Elm concurrent tasks

The latest elm radio - elm-concurrent-task with Andrew MacMurray - was a good listen and an interesting technical solution to the surprising fact that Task.mapX is as sequential as … Task.sequence and Task.andThen. The starting discussion noted that parallel tasks with individual callbacks is generally the ‘javascript way’.

But the elephant in the podcast was why there is no momentum to addressing this un-intuitive situation, or at least the adding of an option for parallelization.

This is when Elm becomes frustrating. Things aren’t always right, but there’s no questioning of them, and little prospect of improvement.


Why would you expect any parallelism out of Task.map? There isn’t more than one thing that could be parallelized.

I think they meant map2 and friends.

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Ah, that makes sense, and it’s also surprising to me that it wouldn’t be parallel!

It seems to me that elm-concurrent-task itself is “momentum to addressing this un-intuitive situation, or at least the adding of an option for parallelization”, so I’m not sure I understand what the OP is getting at.


It is also clearly stated in the documentation:

Note: Say we were doing HTTP requests instead. map2 does each task in order, so it would try the first request and only continue after it succeeds. If it fails, the whole thing fails!

yes it was a typo as @gampleman pointed out.
@uweg - it might be documented, but it is still un-expected absent of reading the docs, and fundamentally slows all Elm apps down that could leverage parallel cmds (Elm will lose some speed comparisons for this alone)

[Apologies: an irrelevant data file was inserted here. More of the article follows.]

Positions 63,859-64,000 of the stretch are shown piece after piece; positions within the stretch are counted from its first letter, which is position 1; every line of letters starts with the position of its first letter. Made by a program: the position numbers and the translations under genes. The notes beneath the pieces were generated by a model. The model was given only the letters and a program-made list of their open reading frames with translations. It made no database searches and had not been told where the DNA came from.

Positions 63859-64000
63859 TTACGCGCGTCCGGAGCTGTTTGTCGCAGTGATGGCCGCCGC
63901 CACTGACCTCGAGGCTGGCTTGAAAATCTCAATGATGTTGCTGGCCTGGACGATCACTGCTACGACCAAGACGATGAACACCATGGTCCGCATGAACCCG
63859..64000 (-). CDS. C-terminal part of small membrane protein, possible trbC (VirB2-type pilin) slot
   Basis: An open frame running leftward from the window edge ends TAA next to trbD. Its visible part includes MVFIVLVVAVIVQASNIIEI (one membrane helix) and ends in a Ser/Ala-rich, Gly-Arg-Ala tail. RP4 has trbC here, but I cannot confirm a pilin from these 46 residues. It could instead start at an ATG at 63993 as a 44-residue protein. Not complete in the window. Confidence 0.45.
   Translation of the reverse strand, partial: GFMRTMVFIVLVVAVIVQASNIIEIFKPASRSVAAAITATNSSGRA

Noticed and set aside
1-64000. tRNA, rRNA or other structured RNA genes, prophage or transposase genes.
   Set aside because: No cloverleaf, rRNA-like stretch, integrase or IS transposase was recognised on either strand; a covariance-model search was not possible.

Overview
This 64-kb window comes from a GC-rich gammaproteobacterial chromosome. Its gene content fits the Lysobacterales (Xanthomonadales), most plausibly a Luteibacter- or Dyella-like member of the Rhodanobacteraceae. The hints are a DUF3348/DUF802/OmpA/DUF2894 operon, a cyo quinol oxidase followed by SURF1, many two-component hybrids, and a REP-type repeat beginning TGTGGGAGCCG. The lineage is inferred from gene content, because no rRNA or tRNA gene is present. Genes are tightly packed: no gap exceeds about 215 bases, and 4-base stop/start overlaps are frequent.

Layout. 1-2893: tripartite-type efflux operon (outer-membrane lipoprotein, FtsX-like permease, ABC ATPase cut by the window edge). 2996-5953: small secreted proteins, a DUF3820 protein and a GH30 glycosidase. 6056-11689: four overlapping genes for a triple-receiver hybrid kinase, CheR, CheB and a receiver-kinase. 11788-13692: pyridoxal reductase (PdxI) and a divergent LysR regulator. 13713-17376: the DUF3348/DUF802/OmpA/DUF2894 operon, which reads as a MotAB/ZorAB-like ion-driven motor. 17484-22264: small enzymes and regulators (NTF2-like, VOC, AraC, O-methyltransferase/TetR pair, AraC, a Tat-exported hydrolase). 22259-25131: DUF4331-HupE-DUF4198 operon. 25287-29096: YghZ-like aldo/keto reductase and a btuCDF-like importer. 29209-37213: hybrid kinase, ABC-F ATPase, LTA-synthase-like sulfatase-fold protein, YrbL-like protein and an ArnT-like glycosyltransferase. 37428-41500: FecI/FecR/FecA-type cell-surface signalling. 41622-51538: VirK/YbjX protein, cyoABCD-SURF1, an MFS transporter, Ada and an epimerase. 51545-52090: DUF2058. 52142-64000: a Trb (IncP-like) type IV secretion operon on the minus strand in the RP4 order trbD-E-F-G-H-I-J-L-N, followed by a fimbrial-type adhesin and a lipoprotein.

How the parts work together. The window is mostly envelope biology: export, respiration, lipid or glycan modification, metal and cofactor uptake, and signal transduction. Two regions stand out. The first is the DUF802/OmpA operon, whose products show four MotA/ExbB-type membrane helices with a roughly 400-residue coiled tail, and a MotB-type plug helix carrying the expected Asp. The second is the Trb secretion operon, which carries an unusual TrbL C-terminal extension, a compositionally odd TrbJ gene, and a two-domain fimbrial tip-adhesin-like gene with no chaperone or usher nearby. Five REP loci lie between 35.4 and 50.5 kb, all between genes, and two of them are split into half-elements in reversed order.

I wonder… are we talking about parallel or asynchronous here?

If I have parallel computations running, they are going to be running at the same time on my system. So >1 CPU will be active. This is generally what I understand by the term parallel, since it is frequently used in conjunction with talking about parallel processing.

If I have asynchronous processes, they could be running in sequence, or in parallel, so 1 CPU core or >1 CPU core. Synchronous processes could also be running in parallel with thread operators such as spawn and join.

I suppose we had better think about the term concurrent also. Its sort-of the same thing as parallel, except maybe not. The user could be moving their mouse concurrently to waiting for some HTTP request to complete. The mouse and the HTTP request are not processing jobs that happen on my machine, their are concurrent tasks happening in the real world, outside of my machine. So its a bit different than what I normally associate with the word parallel.

So I think we are talking about concurrent asynchronous event handling here.

Javascript in the browser is single threaded, so there is no parallel execution. Its programming model is asynchronous though. There are web workers that can run parallel CPU jobs in the browser, it is also worth noting. Web workers programming model is awkward and certainly not ideal for concurrent functional programming where you might want to be able to pass continuations between threads - it does not allow this.